Devons’ Pantomime very good – Yesterday we had ten South Devon men* to tea. One of them, Stoneman (now at Sidmouth), was at our wedding. The Christmas week, with its revels and drunkenness is nearly over, thank goodness! – we have such a weird way of celebrating the birth of our Saviour. The women by balls and parties, with nice decolletée dresses, and the men by drinking too much. Poor old humans, we are comic or tragic – I don’t know which.
* In researching this, I came across this link here, which suggests the men could be either from the 1/5th (Prince of Wales’s) Battalion or the 2/6th Battalion. If anyone has any firmer ideas, I would very much appreciate knowing a bit more.
The world seems very small!! On October 15th 1914, I wrote in my diary in France: “Braisne is being shelled, where I was on Sept. 18th and Oct. 3rd, and two old ladies have fled from there, I am taking them down with me to Paris.” To-day I get a letter from Captain Elliott. from North Wales and he says: “They had a most interesting old French lady with them, Mademoiselle Menesson…. in this War she was at Braisne on the Aisne, and had French, German and British alternately billeted on her, finally they started bombarding and she fled to England, this was on Oct. 15th 1914, she says that at 7 p.m. that evening at Mont Notre Dame, she was assisted by an Indian Army Colonel, “bel homme, distingué, d’une grande taille,” [good-looking man, distinguished, very tall] who was “chef de train”, could it have been yourself? Anyhow she quite fell in love with him and tells everyone she meets of her wonderful Colonel who had come all the way from India to be a train conductor – the said Colonel was most attractive, fed her on the best bully beef, opening the tin with his own fair hands, etc. etc.” It is very interesting.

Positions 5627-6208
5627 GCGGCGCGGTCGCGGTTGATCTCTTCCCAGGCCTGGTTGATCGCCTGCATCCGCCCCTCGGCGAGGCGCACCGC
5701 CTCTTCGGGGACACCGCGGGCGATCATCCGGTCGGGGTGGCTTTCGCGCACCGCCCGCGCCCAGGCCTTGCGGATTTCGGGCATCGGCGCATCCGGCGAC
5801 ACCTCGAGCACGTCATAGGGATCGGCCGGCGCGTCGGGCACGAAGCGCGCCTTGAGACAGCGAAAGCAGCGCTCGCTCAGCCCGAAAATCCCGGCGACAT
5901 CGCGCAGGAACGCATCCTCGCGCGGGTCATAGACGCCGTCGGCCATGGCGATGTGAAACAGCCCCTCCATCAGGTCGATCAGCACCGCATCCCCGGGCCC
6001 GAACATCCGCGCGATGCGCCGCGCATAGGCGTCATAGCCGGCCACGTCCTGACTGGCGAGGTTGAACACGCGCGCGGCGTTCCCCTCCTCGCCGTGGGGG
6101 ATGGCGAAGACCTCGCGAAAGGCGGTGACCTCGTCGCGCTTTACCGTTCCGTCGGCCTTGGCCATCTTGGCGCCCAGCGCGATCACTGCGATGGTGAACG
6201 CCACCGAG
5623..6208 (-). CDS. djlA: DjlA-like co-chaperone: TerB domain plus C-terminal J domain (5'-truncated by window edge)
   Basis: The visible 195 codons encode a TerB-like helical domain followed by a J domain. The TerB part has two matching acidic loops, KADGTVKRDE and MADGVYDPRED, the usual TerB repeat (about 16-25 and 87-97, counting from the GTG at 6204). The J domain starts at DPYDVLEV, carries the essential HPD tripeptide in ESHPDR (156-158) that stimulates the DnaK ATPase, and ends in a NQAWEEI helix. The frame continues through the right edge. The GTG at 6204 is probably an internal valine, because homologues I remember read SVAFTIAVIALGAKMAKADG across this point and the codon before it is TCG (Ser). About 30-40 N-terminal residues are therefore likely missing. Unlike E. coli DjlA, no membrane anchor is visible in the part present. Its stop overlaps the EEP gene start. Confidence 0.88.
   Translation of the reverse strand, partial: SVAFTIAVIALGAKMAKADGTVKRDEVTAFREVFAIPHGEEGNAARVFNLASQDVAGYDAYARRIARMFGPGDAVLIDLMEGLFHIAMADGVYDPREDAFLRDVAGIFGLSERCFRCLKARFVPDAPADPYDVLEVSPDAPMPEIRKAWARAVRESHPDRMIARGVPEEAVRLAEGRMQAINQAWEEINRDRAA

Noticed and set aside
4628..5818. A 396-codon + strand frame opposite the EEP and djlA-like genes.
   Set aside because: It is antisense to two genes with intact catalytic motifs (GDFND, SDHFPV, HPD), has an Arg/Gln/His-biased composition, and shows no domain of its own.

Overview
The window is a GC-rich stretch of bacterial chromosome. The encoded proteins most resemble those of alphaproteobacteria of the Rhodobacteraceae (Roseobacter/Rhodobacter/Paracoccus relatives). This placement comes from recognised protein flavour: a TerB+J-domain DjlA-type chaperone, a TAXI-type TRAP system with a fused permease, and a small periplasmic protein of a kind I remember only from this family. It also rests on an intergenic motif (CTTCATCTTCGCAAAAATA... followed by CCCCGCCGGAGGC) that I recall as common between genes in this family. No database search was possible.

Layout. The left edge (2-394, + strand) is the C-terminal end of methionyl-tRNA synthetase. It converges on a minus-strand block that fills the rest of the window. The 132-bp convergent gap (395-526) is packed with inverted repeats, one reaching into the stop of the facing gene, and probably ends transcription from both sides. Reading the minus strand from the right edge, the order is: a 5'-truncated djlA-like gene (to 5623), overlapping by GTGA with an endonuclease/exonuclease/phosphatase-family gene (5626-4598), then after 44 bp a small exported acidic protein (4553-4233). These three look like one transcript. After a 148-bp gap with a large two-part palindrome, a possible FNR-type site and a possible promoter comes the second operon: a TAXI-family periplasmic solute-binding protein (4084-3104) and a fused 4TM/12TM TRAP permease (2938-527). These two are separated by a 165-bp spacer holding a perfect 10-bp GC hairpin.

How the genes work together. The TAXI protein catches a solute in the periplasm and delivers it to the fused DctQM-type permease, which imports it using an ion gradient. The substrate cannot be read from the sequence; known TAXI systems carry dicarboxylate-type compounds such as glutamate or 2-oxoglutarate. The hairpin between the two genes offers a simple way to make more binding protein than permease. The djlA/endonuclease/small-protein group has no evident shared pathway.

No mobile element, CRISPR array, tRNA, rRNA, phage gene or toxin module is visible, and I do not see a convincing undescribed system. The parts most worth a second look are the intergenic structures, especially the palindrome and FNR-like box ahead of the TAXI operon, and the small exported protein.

Very interesting work cross-examining a Turkish spy captured at the Malakand who pretends he’s a Russian – his Russian is very feeble and I’m afraid he’ll be shot.
Arrived home by car at 10 a.m., very cold driving. The tour through the broken hills defending the Attock Bridge was very interesting. We were out riding from dawn to dusk and occasionally climbing hills, so we were pretty fit.
Left in car with Duncan at 2 p.m. for Attock, arrived about 4.30. All 3 Brigadiers, myself, Woodyatt* and Beynon, live and mess together.
* An interesting article (pdf format) can be found here, about the general movements of troops and actions around the North West Frontier, referencing Woodyatt and Dunsterville. Published in a Supplement to the London Gazette, from 4th July 1916.
Dined with the new Commander-in-Chief, Sir Charles Monro* and left by the midnight train, arrived Peshawar.
* From the article linked above, to Sir Charles Monro, is the following: “In October the same year  he was sent to India as regional Commander-in-Chief where he organised resources for despatch to the various fronts of the war as necessary and brought the efficiency of the Indian army to a new height.”